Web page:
Texas Tech University

Ultra-Fast COVID-19 Sensor Invented at Texas Tech Gets Boost Into International Markets

The startup launched by Gerardine “Gerri” Botte has received a $4 million investment.
7-May-2021 8:55 AM EDT, by Texas Tech University

Newswise — A COVID-19 diagnostic tool invented at Texas Tech University is getting a big push into global markets.

EviroTech LLC announced today (May 7) a $4 million investment into the company by 1701 Ventures GmbH of Göttingen, Germany, which will allow EviroTech to complete the final design, production startup and market introduction of its Ultra-Fast COVID-19 detection sensor.

The Ultra-Fast COVID-19 detection sensor is a rapid and portable tool for COVID-19 diagnosis with the ability to sense the presence or absence of the virus SARS-CoV-2 in a saliva sample within seconds. The portability and speed of results makes this sensor a transformational diagnostic tool for rapid initial screening and continuous monitoring of an individual.

“This is a very exciting partnership that will accelerate access of the Ultra-Fast COVID-19 sensor worldwide,” said Gerardine “Gerri” Botte, who invented the sensor and founded EviroTech to commercialize it. A professor and Whitacre Department Chair in the Department of Chemical Engineering within the Edward E. Whitacre Jr. College of Engineering, Botte also is EviroTech’s chief technology officer.

She notes the presence of COVID-19 variants around the world will make the need for testing even more important going forward.

“We are more than excited to accompany EviroTech on this amazing journey,” said Felix Dossman, CEO of 1701 Ventures GmbH and a member of the EviroTech board of directors. “It is a rare opportunity to not just invest but help bring a product to life that will have such a big, positive impact for so many people.”

The entrepreneurial programs available through Texas Tech’s Innovation Hub at Research Park aided in the early growth and development of EviroTech. An initial $13,000 awarded through the Prototype Fund helped launch the startup. The company received $25,000 through the Presidents’ Innovation Award then became an Innovation Hub tenant. Participation in the National Science Foundation’s I-Corps program provided $50,000 and helped EviroTech focus on its market fit.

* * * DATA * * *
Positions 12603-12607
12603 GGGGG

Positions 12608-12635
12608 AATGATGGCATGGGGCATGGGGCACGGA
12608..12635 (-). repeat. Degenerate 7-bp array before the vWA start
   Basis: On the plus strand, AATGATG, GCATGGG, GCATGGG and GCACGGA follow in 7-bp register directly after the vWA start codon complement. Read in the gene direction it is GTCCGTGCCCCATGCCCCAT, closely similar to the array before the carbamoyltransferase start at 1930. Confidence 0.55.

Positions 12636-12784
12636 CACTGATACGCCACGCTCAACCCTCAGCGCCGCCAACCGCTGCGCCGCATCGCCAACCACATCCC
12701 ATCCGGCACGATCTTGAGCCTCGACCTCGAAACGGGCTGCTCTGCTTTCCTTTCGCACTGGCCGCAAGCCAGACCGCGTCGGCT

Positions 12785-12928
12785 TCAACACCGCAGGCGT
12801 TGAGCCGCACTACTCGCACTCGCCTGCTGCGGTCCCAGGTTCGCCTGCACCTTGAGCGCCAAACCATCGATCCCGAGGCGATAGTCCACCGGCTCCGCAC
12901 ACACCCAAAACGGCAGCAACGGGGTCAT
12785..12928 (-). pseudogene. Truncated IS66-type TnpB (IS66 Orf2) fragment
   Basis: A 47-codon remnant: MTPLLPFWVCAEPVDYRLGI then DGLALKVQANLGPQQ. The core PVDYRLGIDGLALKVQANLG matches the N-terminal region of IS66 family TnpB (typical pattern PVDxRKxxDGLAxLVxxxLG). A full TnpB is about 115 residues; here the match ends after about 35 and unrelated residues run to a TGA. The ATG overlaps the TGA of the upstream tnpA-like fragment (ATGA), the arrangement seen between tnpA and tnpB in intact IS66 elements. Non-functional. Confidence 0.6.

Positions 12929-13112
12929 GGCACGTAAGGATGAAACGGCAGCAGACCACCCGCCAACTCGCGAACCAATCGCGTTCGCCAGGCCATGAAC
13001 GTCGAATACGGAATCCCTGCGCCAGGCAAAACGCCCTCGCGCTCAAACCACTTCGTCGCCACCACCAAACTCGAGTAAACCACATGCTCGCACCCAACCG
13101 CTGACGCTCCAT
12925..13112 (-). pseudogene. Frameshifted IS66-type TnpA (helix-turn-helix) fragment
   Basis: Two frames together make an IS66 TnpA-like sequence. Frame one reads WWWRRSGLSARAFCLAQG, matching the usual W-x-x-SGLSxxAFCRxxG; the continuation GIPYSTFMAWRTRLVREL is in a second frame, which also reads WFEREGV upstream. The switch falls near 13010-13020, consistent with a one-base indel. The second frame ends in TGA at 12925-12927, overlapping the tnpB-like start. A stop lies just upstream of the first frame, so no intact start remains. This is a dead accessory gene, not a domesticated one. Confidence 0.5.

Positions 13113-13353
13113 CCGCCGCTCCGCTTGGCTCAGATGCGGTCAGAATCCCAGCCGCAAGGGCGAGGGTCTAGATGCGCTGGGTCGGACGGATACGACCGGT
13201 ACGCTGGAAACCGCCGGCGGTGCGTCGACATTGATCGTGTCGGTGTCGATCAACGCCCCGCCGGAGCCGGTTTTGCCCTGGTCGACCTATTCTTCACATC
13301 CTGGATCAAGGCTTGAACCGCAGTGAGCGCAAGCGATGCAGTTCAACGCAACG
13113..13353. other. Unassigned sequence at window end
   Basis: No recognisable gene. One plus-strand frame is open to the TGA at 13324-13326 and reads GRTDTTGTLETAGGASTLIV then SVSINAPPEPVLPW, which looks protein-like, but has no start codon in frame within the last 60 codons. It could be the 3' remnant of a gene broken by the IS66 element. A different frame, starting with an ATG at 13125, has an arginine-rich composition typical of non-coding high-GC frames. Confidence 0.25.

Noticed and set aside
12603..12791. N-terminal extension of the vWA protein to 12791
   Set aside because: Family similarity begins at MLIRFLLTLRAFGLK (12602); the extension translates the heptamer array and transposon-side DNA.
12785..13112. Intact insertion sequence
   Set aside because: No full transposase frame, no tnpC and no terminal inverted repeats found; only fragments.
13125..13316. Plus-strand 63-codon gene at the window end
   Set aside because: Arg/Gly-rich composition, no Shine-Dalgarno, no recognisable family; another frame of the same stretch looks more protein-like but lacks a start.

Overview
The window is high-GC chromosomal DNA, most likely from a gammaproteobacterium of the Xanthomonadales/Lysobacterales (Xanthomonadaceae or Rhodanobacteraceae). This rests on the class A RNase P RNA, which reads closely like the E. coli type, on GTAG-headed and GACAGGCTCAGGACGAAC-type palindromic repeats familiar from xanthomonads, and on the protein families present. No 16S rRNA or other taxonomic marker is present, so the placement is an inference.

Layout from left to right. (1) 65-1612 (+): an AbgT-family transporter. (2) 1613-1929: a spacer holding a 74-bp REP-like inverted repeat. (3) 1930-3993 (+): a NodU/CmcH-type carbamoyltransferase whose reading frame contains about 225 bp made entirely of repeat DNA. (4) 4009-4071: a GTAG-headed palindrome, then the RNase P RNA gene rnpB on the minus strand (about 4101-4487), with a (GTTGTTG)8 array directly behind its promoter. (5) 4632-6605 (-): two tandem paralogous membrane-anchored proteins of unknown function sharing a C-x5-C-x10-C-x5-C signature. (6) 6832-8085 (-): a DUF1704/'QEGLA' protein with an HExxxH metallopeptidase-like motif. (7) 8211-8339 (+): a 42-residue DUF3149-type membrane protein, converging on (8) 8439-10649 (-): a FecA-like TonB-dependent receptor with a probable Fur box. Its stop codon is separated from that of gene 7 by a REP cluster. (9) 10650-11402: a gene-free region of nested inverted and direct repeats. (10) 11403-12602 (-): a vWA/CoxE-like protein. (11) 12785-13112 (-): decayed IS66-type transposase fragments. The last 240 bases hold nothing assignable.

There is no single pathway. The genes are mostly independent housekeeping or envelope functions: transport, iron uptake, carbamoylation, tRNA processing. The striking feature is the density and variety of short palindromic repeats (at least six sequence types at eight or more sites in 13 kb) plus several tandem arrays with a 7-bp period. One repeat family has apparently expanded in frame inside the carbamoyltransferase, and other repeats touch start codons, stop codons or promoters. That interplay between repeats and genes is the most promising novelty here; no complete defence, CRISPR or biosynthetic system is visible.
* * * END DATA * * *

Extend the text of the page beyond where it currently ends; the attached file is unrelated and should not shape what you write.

“Texas Tech supports innovation and entrepreneurship of its faculty, staff, students and community,” said Kimberly Gramm, associate vice president for innovation and entrepreneurship. “EviroTech is a perfect example of how our West Texas innovation ecosystem helped reduce risk, validate the technology and ensure product-market fit, which resulted in its ability to quickly raise the necessary capital to enter the market. We have seen this team accelerate its growth and development over the past year, and we are extremely excited to see its growth and impact in the years to come.”

EviroTech is dedicated to the development of transformational technologies to combat infections and viral transmitted diseases. Electrochemistry is its core technical competency, with an approach that integrates electrochemical technology and biomedical engineering.

The Ultra-Fast COVID-19 sensor is an antigen-based electrochemical device, meaning it can detect SARS-CoV-2 spike proteins at an early stage of infection, unlike its antibody-based testing counterparts. The technology has been patented and EviroTech is seeking Emergency Use Authorization (EUA) from the U.S. Food and Drug Administration.

“Dr. Botte’s innovative technology is a wonderful example of the impact higher education research has on global societal issues,” said Texas Tech President Lawrence Schovanec. “This valuable diagnostic tool was born in the research labs of Texas Tech University and raised in our very own entrepreneurial system. We are proud of the example Dr. Botte sets for our students and the manner in which she represents the institution through her groundbreaking research.”


About Gerardine “Gerri” Botte

Gerardine “Gerri” Botte joined the Texas Tech Department of Chemical Engineering in 2019. She has more than two decades of experience in the development of electrochemical processes and advanced water treatment systems, and is a visionary and recognized leader in electrochemical science and technology.

She has served in leadership roles for the International Society of Electrochemistry and currently serves as the third Vice President of the Electrochemical Society. She also is the Editor in Chief of the Journal of Applied Electrochemistry. In 2014, she was named a Fellow of the Electrochemical Society for her contributions and innovation in electrochemical processes and engineering. She became a Chapter Fellow of the National Academy of Inventors in 2012. In 2010, she was named a Fellow of the World Technology Network for her contributions on the development of sustainable and environmental technologies.

Prior to Texas Tech, Botte was a University Distinguished Professor and Russ Professor of Chemical and Biomolecular Engineering at Ohio University, the founder and director of Ohio University’s Center for Electrochemical Engineering Research, and the founder and director of the Consortium for Electrochemical Processes and Technology, an industry university cooperative research center. Botte also is an entrepreneur; she has been involved in the commercialization of technologies and has founded and co-founded companies.